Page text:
Rationale: Minn. Stat. § 125A.08 (b)(4) uses the language “assessment or reassessment” in reference to an evaluation or reevaluation for special education. Minn. R. 3525.2550 uses the language “evaluation” in reference to a special education evaluation. Federal law refers to “evaluations and reevaluations” not assessment or reassessment. 34 C.F.R. § 300.301-306. The use of the terms “assessment” and “evaluation” in statute and rule, respectively, causes confusion in the field.

Statute: Minn. Stat. § 125A.08(b)(4), Individualized Education Programs

Rule: Minn. R. 3525.2550, Conduct Before Evaluation and Minn. R. 3525.2710, Evaluations and Reevaluations

Restrictive Procedures

Recommendation 7: The task force recommends amending Minn. R. 3525.2710, Subp. 4(F) to replace the term “conditional procedure” with “restrictive procedure” to make the statutory and rule language consistent.

Rationale: Minn. R. 3525.2710, Subp. (4)(F) uses the term “conditional procedure” which is no longer used in Minnesota statutes that relate to restrictive procedures. The restrictive procedures statutes, including Minn. Stat. § 125A.0942, were changed in 2009, and these changes went into effect on August 1, 2011. The rules that related to conditional procedures were repealed when the statutory changes went into effect, thus any references to the term “conditional procedure” should be removed and replaced with the term “restrictive procedure.” The term “restrictive procedures” is still used in Minnesota statutes.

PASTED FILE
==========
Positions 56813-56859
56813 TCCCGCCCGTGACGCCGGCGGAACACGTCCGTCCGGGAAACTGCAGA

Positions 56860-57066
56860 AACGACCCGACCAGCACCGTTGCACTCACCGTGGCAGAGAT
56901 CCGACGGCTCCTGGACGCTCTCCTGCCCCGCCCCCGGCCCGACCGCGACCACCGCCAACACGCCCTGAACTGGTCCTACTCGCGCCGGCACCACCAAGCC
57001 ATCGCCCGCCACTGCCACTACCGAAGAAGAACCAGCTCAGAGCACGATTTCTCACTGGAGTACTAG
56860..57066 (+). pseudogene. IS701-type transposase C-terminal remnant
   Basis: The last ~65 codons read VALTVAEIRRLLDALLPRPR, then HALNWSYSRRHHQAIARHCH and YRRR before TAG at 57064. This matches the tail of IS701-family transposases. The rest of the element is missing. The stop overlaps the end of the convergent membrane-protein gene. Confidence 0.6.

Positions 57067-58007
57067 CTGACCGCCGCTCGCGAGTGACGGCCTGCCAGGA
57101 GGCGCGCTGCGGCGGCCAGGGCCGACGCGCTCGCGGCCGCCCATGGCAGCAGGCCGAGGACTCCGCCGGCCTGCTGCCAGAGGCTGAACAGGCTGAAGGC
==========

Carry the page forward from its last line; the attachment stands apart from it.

Statute: Minn. Stat. § 125A.0942 Standards for Restrictive Procedures

Rule: Minn. R. 3525.2710 Evaluations and Reevaluations, Subp. 4(F) Additional requirements for evaluations and reevaluations

Standards for Restrictive Procedures

Recommendation 8: The task force recommends submitting a Form A in 2014 to fix a technical error in Minn. Stat. §125A.0942, Subd. 2(b).

Rationale: There is a technical error in Minn. Stat. § 125A.0942, Subd. 2(b). This subdivision states: “A school shall… as indicated by the child’s parent under paragraph (d).” This provision should read: “A school shall… as indicated by the child’s parent under paragraph (f).” The reference to paragraph (d) should be changed to paragraph (f).

Statute: Minn. Stat. § 125A.0942, Subd. 2(b). Restrictive procedures

Rule: No rule corollary

Aversive and Deprivation Procedures (new to report)

Recommendation 8a: The taskforce recommends changing the language in Minn. Stat. 121A.67 to remove replace the term” aversive and deprivation procedures” with the term “restrictive procedures.”

Rationale: Minn. Stat. § 121A.67 uses the term “aversive and deprivation procedures” is no longer used in any education statutes, other than as the heading of this statute (however it is still used in some Department of Human Services statutes). The restrictive procedures statutes, including Minn. Stat. § 121A.67, were amended changed in 2009, and these changes went into effect on August 1, 2011. The rules that related to aversive and deprivation procedures were repealed when the statutory changes went into effect, thus any references to the term “aversive and deprivation procedure” should be removed and replaced with the term “restrictive procedure.” The term “restrictive procedure” is still used in Minnesota law.

Statute: Minn. Stat. 121A.67

Rule: No rule corollary

Educational Placement